The following morning was our last in Belgium. The vague plan had been to head for Brussels and tramp the well-worn path of familiar pubs before making for the airport. Before checking out of the hotel I opened a map and zoomed out of Leuven, noticing that Mechelen was nearby. It's also handy for the airport and neither of us had been before. That settled it. Train in twenty minutes?

Like many a town in the Low Countries, Mechelen takes its time to get going on a Sunday. When we arrived late morning one of the few options available was the town's ancient brewery, Het Anker, famous for the Gouden Carolus range of beers. That's where we headed.

Having booked our tour we had a couple of minutes to kill in the brewery bar where I opted for Anker Pils, never having seen it before. Our tour-guide-to-be passed by the table and made a disdainful comment, which I thought odd for someone employed to put a positive spin on the brewery and its wares. On the tour later on we learned that Het Anker ceased brewing pils decades ago and this one, created to meet local demand, is contracted out to another brewer in a neighbouring town. As a Sunday morning pils it's fine: light, sweet and crisp, mixing a gentle lemon zest with dry grain husk. It's refreshing and uncomplicated and I was happy with it.

The tour of the quaint facility across the courtyard ended back in the bar with a run-through of the core range. I've covered most of them before but not Carolus Tripel. It's sweet for the style, showing higher fruit levels than normal, and corresponding lower spices. Served on draught it was clear and clean, though still with a big boozy punch. It's OK, but not a classic Belgian tripel by any measure. I'm not inclined to believe the bottled version will be any great shakes either.

Among the recent brand extensions is Cuvée van de Keizer Whisky Infused which started life as a one-off in their Indulgence series in 2015 but went on to become a permanent feature, and was on tap. It arrived a gorgeous clear red wine colour with a nose of plump raisin and, yes, whisky. The flavour is whisky first, then smooth and vinous malt-driven beer afterwards. There are no warm fruity esters, no booze heat despite 11.7% ABV, and generally no sharp edges. This is smooth to the point of being, well, dull. It's certainly nowhere near as complex as I was expecting.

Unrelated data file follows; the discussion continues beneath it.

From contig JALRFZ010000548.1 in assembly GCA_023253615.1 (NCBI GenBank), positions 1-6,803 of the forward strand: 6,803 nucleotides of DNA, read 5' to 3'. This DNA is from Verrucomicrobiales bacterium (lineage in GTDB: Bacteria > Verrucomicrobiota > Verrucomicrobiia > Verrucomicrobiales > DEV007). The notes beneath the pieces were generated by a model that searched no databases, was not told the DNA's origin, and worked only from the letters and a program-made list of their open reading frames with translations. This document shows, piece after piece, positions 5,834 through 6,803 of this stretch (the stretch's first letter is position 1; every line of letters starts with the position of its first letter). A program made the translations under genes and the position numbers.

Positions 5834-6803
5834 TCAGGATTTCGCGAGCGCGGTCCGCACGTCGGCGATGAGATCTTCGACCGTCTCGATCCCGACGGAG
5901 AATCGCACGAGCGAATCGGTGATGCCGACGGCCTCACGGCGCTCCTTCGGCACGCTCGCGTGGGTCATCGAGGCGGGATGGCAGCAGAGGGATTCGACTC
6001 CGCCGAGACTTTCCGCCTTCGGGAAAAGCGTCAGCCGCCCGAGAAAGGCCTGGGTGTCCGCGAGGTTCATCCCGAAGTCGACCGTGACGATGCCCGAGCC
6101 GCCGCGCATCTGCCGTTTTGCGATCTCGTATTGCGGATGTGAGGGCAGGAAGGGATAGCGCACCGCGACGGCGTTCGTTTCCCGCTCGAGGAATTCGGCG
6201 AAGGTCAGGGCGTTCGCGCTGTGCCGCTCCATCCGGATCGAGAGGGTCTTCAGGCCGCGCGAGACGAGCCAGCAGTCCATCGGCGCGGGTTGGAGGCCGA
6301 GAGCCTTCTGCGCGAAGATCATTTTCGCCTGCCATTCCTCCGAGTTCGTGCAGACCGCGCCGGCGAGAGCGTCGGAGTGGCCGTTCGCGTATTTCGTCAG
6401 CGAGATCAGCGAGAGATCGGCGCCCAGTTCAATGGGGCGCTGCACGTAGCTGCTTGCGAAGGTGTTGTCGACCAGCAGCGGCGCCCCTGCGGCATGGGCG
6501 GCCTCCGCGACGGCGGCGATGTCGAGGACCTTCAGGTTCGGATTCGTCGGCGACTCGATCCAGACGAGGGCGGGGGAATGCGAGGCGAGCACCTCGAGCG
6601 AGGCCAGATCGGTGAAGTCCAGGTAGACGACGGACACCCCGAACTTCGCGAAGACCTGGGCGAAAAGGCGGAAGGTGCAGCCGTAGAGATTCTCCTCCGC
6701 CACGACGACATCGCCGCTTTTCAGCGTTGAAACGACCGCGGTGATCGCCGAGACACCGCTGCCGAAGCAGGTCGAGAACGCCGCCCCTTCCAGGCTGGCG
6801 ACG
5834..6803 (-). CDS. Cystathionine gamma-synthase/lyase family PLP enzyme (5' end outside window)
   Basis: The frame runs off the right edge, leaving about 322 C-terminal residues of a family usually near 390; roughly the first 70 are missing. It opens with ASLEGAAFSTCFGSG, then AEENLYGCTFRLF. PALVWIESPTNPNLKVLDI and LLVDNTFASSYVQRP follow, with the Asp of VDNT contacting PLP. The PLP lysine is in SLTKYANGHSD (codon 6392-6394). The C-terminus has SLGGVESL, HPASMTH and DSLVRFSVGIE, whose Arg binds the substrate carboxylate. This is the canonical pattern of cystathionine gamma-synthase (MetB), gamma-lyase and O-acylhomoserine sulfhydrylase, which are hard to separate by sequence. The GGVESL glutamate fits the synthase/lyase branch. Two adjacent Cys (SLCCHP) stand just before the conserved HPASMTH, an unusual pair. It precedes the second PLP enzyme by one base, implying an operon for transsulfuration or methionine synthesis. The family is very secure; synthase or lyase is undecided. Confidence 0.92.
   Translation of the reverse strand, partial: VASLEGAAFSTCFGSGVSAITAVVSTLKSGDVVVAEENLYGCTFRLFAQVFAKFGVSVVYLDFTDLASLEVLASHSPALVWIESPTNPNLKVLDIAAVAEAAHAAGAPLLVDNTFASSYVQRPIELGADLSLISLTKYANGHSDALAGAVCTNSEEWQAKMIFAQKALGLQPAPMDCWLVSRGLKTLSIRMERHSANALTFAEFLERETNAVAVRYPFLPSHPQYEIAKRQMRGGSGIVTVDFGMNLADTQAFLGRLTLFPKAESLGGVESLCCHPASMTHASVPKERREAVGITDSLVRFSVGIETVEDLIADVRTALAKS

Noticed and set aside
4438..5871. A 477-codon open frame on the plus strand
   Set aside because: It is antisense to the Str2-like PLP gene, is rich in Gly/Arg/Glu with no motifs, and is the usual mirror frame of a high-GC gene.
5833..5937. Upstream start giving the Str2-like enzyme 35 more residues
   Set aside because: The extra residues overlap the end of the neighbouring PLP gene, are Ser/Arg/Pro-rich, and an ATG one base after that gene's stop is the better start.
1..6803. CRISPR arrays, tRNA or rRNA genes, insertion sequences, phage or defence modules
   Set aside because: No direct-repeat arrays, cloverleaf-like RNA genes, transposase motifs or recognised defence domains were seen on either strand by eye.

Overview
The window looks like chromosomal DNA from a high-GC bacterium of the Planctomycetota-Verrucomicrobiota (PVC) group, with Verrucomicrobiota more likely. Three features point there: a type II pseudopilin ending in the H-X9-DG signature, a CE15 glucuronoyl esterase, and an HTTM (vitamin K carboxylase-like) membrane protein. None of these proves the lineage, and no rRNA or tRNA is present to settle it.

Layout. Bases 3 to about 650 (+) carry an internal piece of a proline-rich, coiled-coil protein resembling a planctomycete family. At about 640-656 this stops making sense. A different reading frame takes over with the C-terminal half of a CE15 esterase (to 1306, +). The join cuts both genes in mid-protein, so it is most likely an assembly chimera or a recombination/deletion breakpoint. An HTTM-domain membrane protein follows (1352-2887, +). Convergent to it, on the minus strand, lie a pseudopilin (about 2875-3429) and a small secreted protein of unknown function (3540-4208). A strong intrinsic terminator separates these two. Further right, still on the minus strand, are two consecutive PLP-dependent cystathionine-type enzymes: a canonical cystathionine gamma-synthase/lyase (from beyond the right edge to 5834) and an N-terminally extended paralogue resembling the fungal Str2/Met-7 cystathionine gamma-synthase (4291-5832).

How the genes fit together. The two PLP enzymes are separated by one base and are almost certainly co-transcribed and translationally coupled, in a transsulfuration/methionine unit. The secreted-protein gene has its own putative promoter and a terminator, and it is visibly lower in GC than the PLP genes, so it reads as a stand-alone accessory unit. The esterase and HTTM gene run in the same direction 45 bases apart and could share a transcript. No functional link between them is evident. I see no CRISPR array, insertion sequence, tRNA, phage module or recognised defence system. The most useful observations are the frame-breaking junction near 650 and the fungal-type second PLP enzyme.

A lovely glass of Hopsinjoor finished me off for the brewery, and a lovelier Oude Gueze Boon at charming waterside bar De Gouden Vis finished me for Mechelen. Back to the airport, then, with enough time to check out its new beer offer.

For all the time I've been flying out of here, Interbrew/InBev have had a near monopoly on the beer supply: nothing but Leffe, Hoegaarden and Stella. That arrangement seems to to have come to an end and there's now a fancy new food hall with a range of fancy, if expensive, Belgian beers, including gueze from Beersel. There's even a house beer: Bistrot Airport by Brouweij Dilewyns, best known for its Vicaris range and situated not far from the airport. I was poured a goblet of thick orange beer with lots of suspended floaty clumps in it. The aroma is thickly sweet, like hard candy, though thankfully its flavour is drier, with wholesome breadcrust the main feature, backed by a subtle note of exotic jasmine. This is an unadventurous beer, but unmistakably Belgian, so ideal for the weary traveller.

This weary traveller quaffed it down and went home to Dublin, full of the joys of multifaceted Belgian beer.